By Melody Miller

If you’re as confused as I am about the explosion that took place in the world soccer world by the announcement that 12 futbol giants are leaving their leagues to for a Super League, Steve Hoff of the Washington Post explains it succinctly.

There is no exact analogy to explain what has been proposed — and what has caused unprecedented turmoil — in European soccer the past two days. But for those more literate in insular American sports than trans-global affairs, consider this scenario: Duke, Kansas, UCLA and a dozen other pillars of college basketball decide they’re tired of participating in the NCAA tournament with smaller programs.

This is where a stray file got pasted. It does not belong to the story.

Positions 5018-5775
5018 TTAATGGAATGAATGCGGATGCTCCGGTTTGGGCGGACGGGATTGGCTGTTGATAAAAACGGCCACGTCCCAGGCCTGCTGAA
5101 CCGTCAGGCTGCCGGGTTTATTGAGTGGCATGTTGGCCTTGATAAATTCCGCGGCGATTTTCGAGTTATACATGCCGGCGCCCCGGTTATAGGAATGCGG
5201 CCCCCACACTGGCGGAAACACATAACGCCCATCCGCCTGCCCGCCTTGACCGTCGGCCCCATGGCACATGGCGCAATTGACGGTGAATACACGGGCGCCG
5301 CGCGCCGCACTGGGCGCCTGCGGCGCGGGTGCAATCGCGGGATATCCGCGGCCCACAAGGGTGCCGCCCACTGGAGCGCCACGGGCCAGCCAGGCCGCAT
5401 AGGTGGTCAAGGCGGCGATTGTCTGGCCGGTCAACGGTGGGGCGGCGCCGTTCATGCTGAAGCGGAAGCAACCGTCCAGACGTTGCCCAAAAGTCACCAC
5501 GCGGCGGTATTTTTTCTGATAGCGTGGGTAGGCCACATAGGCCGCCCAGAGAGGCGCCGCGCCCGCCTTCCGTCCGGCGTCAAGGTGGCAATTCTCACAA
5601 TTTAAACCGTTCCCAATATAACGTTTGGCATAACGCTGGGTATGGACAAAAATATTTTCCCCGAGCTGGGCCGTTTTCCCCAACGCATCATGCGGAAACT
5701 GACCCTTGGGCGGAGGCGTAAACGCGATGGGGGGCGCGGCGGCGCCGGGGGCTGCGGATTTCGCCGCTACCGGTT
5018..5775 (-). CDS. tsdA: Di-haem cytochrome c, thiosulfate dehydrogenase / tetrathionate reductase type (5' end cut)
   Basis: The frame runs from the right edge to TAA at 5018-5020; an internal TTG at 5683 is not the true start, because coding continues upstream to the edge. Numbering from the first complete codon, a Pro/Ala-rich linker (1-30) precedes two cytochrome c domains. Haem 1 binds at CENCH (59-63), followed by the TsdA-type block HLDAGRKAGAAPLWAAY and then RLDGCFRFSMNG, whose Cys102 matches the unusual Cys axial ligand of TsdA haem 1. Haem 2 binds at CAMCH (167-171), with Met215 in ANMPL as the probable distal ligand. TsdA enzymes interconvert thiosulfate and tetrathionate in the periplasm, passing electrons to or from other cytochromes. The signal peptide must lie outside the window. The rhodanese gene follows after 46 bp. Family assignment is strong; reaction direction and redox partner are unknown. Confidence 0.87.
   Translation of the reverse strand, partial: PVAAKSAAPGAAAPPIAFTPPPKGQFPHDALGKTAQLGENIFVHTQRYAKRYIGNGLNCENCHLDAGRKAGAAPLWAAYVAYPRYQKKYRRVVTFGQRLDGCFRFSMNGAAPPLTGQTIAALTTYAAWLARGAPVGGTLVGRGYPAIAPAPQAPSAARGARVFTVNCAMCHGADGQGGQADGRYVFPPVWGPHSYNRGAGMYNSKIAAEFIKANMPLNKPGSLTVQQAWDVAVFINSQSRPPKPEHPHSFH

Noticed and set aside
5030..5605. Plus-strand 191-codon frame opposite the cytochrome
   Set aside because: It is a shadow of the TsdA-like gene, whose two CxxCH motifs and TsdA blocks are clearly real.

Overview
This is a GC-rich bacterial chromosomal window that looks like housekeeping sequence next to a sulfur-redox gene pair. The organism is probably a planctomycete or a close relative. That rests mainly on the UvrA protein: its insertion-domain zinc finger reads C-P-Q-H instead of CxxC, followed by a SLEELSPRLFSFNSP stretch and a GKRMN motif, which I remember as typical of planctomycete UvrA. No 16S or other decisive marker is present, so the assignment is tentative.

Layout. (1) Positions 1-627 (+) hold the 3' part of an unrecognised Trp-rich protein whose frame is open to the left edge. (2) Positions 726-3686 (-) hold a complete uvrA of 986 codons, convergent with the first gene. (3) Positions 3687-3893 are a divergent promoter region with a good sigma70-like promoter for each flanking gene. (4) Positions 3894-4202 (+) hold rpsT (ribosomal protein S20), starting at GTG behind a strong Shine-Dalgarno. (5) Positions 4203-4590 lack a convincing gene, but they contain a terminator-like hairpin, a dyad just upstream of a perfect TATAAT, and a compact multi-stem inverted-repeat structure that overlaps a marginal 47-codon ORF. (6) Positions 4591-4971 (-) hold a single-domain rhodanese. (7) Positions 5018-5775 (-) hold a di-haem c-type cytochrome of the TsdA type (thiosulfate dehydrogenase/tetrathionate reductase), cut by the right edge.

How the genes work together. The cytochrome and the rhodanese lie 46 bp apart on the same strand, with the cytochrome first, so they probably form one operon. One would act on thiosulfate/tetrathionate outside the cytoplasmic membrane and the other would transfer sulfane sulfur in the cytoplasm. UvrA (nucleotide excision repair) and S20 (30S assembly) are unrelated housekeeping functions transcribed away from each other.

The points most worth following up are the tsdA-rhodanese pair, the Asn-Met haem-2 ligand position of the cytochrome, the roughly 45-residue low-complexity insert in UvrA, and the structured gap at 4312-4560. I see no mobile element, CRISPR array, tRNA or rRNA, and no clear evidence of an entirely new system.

These pedigreed programs drive business; fans want to watch them, not Utah State and Western Kentucky. So while they’ll consent to — and benefit from — continuing to play in tradition-rich conferences every weekend, they will form their own super league, play one another home and away throughout the season, secure national TV slots and crown one of their select members as champions.

That’s what’s happening in Europe, where  the giants of soccer are breaking from the conventions of the sport by forming the Super League. The culprits include the six biggest clubs in the English Premier League, including Manchester United and Manchester City, and continental titans such as Barcelona, Real Madrid and Juventus.

Twelve have committed, with the promise of three others, to form a permanent confederacy. None would face relegation; profits would be shared. Five other clubs would come and go, although it remains unclear how they would be determined or whether outsiders would accept an invitation.